Image

Scientists Discover Thriving Coral Reefs Under Oceanic Volcanoes

Scientists Discover Thriving Coral Reefs Under Oceanic Volcanoes
User Avatar
Updated 1 week ago

There are coral reefs all over the world, but a less-examined one in the Aeolians Islands, north of Sicily, has remained fairly mysterious until recently.

According to Inhabitat, a team of researchers from Oceana, a group that researches and works to protect ocean environments, launched an examination of the area, which is located under a chain of underwater volcanoes.

They were excited to discover rich areas of coral that were serving as a home to a number of endangered marine species. Their research robot uncovered new finds in every level of the ocean it could reach.

In the shallows, red algae beds were home to plants and animals like sea fans and horse mackerel. Deeper down, sharks were laying eggs in the coral beds. 

The corals themselves were remarkable; they included both red and yellow tree coral, which in the Mediterranean Sea, are both threatened species.

But on the bottom of the sea floor were the most astounding finds. At a depth of 10559.4 feet, the researchers discovered a type of coral on the endangered species list called "bamboo coral."

There were also a few species who have not been recorded before as living in the area, such as carnivorous sea sponges and sea squirts, as well as a sea star known as Zoroaster fulgens and a fish known for living in the nearby Adriatic Sea called a Goby fish.

This underwater paradise isn't completely removed from human influence. The robot also found evidence of pollution caused by fishing. Objects like abandoned traps, old nets, and fishing lines were abundant.

They also spotted dead marine life, including turtles and coral, who were harmed by this detritus. There was also the usual array of single-use plastic waste littering the ocean floor.

In a statement, the senior research director for Oceania, Ricardo Aguilar, said the discovery of this secret world means an obligation to do everything they can to save it.

“We have found tens of features that are internationally protected in the Mediterranean, from impressive coralligenous beds to loggerhead turtles and many species of corals and molluscs,” he said.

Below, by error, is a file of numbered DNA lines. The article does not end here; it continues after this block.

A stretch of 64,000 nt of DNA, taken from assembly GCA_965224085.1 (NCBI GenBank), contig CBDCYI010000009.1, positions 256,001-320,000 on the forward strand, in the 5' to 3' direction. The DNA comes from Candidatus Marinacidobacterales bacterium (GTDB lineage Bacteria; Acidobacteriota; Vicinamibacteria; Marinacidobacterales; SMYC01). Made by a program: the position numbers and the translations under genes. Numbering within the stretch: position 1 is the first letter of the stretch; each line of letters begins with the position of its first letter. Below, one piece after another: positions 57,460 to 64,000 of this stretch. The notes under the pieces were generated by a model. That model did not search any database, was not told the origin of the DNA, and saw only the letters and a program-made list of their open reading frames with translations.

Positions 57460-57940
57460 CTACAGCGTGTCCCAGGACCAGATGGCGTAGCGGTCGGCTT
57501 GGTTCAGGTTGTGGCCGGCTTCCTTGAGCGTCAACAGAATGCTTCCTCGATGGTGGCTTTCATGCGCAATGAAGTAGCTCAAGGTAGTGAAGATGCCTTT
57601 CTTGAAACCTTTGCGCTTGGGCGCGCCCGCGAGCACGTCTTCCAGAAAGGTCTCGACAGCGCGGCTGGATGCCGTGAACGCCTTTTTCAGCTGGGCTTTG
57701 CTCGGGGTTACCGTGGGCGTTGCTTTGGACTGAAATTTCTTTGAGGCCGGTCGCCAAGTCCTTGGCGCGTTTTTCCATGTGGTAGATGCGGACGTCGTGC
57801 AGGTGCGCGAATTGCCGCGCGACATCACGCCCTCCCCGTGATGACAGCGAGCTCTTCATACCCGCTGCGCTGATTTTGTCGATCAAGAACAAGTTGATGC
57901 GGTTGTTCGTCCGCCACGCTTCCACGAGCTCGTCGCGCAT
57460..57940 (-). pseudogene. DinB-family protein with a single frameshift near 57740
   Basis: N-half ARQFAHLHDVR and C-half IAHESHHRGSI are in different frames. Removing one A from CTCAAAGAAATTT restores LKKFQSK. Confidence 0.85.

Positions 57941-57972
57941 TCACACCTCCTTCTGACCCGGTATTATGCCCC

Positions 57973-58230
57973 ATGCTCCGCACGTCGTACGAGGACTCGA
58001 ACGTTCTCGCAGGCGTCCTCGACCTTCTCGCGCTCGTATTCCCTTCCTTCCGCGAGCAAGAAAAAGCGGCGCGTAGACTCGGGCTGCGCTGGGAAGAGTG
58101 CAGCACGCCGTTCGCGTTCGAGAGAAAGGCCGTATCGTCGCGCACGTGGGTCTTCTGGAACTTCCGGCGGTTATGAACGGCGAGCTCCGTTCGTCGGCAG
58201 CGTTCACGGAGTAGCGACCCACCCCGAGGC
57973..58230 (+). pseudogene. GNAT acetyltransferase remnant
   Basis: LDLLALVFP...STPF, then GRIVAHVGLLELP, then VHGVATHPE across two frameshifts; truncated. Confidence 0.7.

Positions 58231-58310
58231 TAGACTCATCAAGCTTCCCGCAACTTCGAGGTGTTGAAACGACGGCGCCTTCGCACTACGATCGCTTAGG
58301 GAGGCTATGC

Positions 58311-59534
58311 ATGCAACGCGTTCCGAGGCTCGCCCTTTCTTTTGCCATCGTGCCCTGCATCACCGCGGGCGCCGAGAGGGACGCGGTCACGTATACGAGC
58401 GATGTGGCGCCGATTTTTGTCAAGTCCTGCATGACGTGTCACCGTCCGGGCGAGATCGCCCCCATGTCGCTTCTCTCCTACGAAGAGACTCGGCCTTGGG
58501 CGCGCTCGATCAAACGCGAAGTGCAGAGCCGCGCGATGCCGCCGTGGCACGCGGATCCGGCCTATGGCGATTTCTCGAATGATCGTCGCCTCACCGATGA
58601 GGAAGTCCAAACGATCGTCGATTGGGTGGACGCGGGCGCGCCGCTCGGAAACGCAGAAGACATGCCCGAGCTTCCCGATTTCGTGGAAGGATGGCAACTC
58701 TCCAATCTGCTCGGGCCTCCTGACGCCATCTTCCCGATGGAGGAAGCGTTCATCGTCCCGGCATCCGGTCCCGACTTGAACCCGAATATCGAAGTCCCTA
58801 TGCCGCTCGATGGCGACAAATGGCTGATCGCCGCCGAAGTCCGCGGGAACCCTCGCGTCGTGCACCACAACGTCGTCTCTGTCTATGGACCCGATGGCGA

“However, we also found widespread impacts of human activity, even in the farthest and deepest areas, and it is vital that we stop harming marine life if we are to preserve the uniqueness of this part of the Tyrrhenian Sea.”

The data and observations accrued during their exploration will help Oceana develop a plan to save the ecosystem, which is completely unique to the area. 

It is also ultimately just one leg in a much grander research expedition planned by the Blue Marine Foundation that will circumvent the marine world all around the islands. Who knows what they'll find next. 

RecircStyle7 Etsy Shops Full Of Cruelty-Free Skincare

These seven Etsy shops from around the world offer an impressive range of cruelty-free products you can feel good about putting on your face.

By Marissa Higgins
2 days ago
RecircNews72 Million New Homes Will Run On Solar Power By 2030

A new report shares why decentralized energy grids will power the homes of the future and make a major difference in the lives of those in developing countries currently with limited or zero access to electricity. 

By Koty Neelis
3 days ago
RecircNewsStarbucks And McDonalds Team Up To Create A Compostable To-Go Cup

Starbucks and McDonalds are working together to rethink to-go cups and inviting others to join them in creating eco-friendly packaging in an effort to reduce waste and environmental impact.

By Koty Neelis
3 days ago
RecircFoodMeat And Dairy Corporations Could Soon Beat Oil As World's Worst Polluters

A new report finds that meat and dairy producers are on track to surpass the oil industry's greenhouse gas emissions.

By Kristin Hunt
3 days ago
Stay Green
Sign up for our newsletter